I think that a big question remains in regards to the Bakken in Montana. Since the emphasis from the onset has been concentrated and still is on the North Dakota area, it will be a couple of years, at the least, before enough drilling has been conducted in this Eastern Montana area to really grasp the quality of the area. We all know the Bakken/Three Forks is present but we have yet to know the extent of these formations. Over the next five to six years, most of this Montana area (Richland, Roosevelt and Sheridan Counties) should be drilled. The problem that currently exists is that numerous leases are expiring this year and next and the cost to negotiate new leases will be much greater than earlier lease negotiations. The mineral owners should benefit greatly from this matter.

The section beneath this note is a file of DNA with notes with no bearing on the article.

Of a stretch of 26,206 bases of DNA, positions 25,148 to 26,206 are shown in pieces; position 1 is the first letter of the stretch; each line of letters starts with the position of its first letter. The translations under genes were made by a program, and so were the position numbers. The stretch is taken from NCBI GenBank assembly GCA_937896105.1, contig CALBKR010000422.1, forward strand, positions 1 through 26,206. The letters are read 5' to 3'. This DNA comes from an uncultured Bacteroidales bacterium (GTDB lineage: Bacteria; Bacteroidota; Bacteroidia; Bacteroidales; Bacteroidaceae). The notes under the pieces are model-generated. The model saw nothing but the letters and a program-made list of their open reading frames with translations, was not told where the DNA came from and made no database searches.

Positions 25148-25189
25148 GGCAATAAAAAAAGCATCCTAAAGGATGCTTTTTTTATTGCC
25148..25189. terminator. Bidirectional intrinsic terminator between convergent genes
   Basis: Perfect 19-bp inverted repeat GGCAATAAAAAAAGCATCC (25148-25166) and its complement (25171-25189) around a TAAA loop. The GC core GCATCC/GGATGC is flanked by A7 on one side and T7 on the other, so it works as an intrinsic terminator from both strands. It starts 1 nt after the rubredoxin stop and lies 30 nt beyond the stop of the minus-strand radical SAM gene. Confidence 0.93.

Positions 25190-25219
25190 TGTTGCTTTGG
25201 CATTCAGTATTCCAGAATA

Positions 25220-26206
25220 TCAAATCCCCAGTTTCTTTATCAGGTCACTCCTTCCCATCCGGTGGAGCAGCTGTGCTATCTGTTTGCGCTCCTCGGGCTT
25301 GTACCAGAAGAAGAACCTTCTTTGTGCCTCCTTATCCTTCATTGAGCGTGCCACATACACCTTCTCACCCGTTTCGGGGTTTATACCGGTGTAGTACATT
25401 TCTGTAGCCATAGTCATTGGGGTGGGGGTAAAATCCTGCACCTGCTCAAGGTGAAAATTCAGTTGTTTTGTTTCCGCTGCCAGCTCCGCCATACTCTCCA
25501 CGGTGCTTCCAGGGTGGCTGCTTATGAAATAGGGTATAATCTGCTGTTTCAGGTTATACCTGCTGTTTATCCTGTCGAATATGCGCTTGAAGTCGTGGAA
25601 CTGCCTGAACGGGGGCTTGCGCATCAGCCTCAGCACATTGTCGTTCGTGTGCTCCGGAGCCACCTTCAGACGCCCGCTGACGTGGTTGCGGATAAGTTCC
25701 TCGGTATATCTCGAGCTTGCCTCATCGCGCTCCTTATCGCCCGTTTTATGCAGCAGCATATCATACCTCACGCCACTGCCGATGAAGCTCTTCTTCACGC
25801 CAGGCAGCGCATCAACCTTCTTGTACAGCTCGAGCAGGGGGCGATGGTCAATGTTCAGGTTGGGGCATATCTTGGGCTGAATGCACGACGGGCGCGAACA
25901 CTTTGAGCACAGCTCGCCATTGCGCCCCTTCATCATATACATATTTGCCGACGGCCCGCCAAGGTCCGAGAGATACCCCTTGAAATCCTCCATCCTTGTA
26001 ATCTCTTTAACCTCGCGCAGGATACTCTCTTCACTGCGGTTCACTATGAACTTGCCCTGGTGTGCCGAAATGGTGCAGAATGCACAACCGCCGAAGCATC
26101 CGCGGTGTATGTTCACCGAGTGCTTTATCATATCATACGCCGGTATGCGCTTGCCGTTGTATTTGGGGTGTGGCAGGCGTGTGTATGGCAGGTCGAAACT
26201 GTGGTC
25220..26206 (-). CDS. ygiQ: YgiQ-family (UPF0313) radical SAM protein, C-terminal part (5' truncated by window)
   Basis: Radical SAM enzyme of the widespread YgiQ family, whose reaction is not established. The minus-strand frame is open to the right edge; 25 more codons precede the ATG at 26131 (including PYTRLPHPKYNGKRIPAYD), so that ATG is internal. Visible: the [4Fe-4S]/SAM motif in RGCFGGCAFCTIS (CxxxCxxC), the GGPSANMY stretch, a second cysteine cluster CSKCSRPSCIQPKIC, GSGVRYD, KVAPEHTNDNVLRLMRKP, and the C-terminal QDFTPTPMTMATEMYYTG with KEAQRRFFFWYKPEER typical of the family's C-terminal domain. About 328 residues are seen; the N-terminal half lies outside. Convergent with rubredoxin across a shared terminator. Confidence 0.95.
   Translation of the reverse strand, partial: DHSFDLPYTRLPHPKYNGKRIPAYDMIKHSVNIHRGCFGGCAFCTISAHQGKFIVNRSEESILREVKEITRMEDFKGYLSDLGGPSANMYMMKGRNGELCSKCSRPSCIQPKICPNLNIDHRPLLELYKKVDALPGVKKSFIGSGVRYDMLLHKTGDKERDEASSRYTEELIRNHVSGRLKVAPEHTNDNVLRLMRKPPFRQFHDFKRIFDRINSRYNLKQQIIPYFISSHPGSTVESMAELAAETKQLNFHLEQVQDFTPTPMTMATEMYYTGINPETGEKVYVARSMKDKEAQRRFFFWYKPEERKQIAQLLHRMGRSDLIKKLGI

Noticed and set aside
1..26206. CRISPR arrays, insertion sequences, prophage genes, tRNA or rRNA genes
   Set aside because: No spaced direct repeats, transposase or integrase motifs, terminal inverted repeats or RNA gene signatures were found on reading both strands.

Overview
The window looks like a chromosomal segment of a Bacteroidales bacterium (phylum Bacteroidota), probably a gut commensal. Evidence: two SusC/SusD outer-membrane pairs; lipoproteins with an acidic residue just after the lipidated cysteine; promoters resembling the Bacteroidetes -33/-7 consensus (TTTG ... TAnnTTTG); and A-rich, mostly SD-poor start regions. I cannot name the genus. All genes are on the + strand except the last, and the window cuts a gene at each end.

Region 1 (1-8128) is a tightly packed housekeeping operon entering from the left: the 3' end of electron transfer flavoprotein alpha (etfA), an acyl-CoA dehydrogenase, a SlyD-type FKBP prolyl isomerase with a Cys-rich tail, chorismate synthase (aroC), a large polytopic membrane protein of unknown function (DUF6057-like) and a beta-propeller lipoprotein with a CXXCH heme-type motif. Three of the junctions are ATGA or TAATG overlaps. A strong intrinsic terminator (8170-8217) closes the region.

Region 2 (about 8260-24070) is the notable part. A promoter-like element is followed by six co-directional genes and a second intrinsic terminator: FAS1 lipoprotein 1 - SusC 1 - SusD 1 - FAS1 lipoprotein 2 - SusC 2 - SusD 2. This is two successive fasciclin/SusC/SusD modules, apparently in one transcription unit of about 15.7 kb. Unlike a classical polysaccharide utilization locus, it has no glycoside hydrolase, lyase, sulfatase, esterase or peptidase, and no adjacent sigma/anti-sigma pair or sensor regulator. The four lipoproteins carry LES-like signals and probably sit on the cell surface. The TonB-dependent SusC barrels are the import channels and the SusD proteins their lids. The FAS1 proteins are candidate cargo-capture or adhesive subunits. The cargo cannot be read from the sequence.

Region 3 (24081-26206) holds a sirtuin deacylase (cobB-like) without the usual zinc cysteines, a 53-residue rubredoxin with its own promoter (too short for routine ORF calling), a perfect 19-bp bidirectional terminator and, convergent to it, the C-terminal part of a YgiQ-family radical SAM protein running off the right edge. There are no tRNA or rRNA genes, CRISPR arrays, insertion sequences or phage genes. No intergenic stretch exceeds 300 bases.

I don't follow the Montana (Williston Basin) Bakken closely enough to comment.The tea leaves, based on the first few weeks of 2013 permits, suggest that most of the drilling is going to be in the areas where drillers are assured good wells. KOG and CLR seem to be leading the charge with 10 - 14 wells being sited in one section. That's based on just a few weeks of new permits so it's probably too early to tell. But if the trend continues, looking back on 2013, this could be the year operators truly start multi-well pad drilling to an extent we haven't yet seen.You've probably noticed that rig count has gradually risen from a low of 179 to 185 in North Dakota, reversing a downward. I don't know if some rigs in Montana are coming back into ND, or whether the entire Bakken (ND and MT) has more rigs.Finally, I don't know the "business climate" of Montana. That is, I don't know which state offers the best incentives to the operators, and/or if that even makes a difference. But I do see that ND is considering a tax break for those putting in natural gas pipelines.